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UH Seal reflectionControl of Coqui Frog in Hawai'ifrogfrog
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Coqui Conference
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control of coqui frogHawai'i's lush vegetation, warm temperatures and high humidity not only welcome human visitors but indiscriminately provide a tropical paradise for the more than 1,000 alien plants, vertebrates, and invertebrates that have been accidentally introduced from all corners of the world over the past 65 years. Some have become established at the expense of native species, competing for habitat and nutrient sources.

One species that has garnered much attention recently is the coqui frog, Eleutherdactylus coqui. Its ability to quickly adapt to Hawai'i from its native Puerto Rico and reach unprecedented numbers, the absence of predators, and its noisy mating behavior have made the coqui frog the target of government and community eradication and control efforts.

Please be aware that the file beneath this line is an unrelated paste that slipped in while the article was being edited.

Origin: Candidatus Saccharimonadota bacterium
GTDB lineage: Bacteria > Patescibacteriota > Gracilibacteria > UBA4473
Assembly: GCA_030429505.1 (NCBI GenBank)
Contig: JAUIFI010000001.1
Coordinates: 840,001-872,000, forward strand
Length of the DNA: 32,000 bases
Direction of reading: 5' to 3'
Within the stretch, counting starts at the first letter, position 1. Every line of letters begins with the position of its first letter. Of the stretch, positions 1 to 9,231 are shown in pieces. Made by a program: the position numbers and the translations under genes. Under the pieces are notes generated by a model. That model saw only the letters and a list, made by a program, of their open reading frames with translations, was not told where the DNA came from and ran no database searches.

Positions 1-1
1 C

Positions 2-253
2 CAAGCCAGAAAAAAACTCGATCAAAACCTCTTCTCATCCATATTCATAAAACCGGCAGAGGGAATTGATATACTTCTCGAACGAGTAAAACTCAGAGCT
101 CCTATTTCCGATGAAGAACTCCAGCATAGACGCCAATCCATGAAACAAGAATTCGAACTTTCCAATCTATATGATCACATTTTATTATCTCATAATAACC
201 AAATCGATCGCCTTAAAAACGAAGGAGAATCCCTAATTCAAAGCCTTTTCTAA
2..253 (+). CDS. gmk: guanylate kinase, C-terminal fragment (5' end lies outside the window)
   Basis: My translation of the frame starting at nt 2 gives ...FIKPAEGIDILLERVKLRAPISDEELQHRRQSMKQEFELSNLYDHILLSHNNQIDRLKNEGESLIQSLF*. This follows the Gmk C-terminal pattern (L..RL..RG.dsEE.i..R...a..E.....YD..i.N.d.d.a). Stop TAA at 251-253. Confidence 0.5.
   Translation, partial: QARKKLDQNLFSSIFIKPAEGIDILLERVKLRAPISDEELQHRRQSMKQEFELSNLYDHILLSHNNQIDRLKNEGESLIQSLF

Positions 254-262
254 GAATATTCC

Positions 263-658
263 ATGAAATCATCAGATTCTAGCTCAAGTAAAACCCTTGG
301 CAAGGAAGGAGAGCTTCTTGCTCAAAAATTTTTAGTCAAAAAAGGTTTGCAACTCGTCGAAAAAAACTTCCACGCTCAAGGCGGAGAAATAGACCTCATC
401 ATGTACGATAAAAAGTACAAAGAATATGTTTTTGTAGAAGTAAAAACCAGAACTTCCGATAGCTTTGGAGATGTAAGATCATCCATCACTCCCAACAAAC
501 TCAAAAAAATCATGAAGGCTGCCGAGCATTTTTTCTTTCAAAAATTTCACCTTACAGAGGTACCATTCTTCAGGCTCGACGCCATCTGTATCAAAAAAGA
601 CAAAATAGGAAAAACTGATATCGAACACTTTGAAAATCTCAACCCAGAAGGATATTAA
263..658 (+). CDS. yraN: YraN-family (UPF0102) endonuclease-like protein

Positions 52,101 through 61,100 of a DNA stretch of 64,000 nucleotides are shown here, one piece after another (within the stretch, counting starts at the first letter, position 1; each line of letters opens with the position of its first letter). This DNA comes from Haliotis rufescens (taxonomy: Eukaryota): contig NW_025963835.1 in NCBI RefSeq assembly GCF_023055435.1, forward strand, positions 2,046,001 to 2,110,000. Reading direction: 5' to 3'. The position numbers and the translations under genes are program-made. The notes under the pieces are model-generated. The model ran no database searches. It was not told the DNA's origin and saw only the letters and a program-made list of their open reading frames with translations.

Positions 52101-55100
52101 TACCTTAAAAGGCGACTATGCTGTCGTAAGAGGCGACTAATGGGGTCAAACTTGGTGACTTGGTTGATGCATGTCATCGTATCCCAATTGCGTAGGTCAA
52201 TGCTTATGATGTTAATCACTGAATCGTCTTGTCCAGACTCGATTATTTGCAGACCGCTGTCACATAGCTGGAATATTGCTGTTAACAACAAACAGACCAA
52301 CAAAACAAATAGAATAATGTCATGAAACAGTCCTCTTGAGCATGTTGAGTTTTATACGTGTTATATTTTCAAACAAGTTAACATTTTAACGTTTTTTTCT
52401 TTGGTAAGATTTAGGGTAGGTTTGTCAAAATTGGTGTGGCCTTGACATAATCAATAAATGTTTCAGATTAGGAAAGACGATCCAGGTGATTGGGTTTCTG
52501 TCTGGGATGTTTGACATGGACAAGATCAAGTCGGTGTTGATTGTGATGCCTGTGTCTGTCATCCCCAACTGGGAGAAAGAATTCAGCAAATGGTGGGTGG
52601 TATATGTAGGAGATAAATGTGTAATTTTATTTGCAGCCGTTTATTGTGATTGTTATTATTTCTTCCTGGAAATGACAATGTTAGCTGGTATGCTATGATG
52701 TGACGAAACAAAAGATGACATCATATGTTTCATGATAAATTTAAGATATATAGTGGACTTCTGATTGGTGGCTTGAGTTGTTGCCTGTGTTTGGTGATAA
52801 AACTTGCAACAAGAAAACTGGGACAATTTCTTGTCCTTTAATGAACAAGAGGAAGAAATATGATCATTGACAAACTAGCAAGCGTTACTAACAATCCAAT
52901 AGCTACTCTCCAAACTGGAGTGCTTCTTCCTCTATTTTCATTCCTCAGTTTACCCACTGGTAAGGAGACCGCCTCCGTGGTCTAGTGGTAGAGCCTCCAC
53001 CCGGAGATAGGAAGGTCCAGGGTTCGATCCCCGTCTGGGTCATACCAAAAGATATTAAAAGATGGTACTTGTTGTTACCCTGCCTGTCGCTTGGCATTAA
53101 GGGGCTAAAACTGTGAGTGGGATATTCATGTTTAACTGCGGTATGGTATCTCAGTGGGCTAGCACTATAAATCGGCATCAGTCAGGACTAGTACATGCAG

The purpose of this Web site is to provide a comprehensive resource for biological and control aspects of the coqui frog invasion in Hawai'i. Here you will find original research summaries, tips for homeowners, photos, and links to other Web sites and articles.

This Web site summarizes research being done as part of the Tropical/Subtropical Agricultural Research (T-STAR) Pacific Basin Special Research Grant 2002-34135-12762; Management of a New Invasive Species in Hawai'i: The Coqui Frog; Principal Investigators: Arnold H. Hara, UH-Manoa, CTAHR; William J. Mautz, UH Hilo, Biology; and Eloise M. Killgore, Hawai'i Dept. of Agriculture. We are grateful for the assistance and expertise of Kathy Lu and the staff at the CTAHR Publications and Information Office.

Last Modified 3/4/2008

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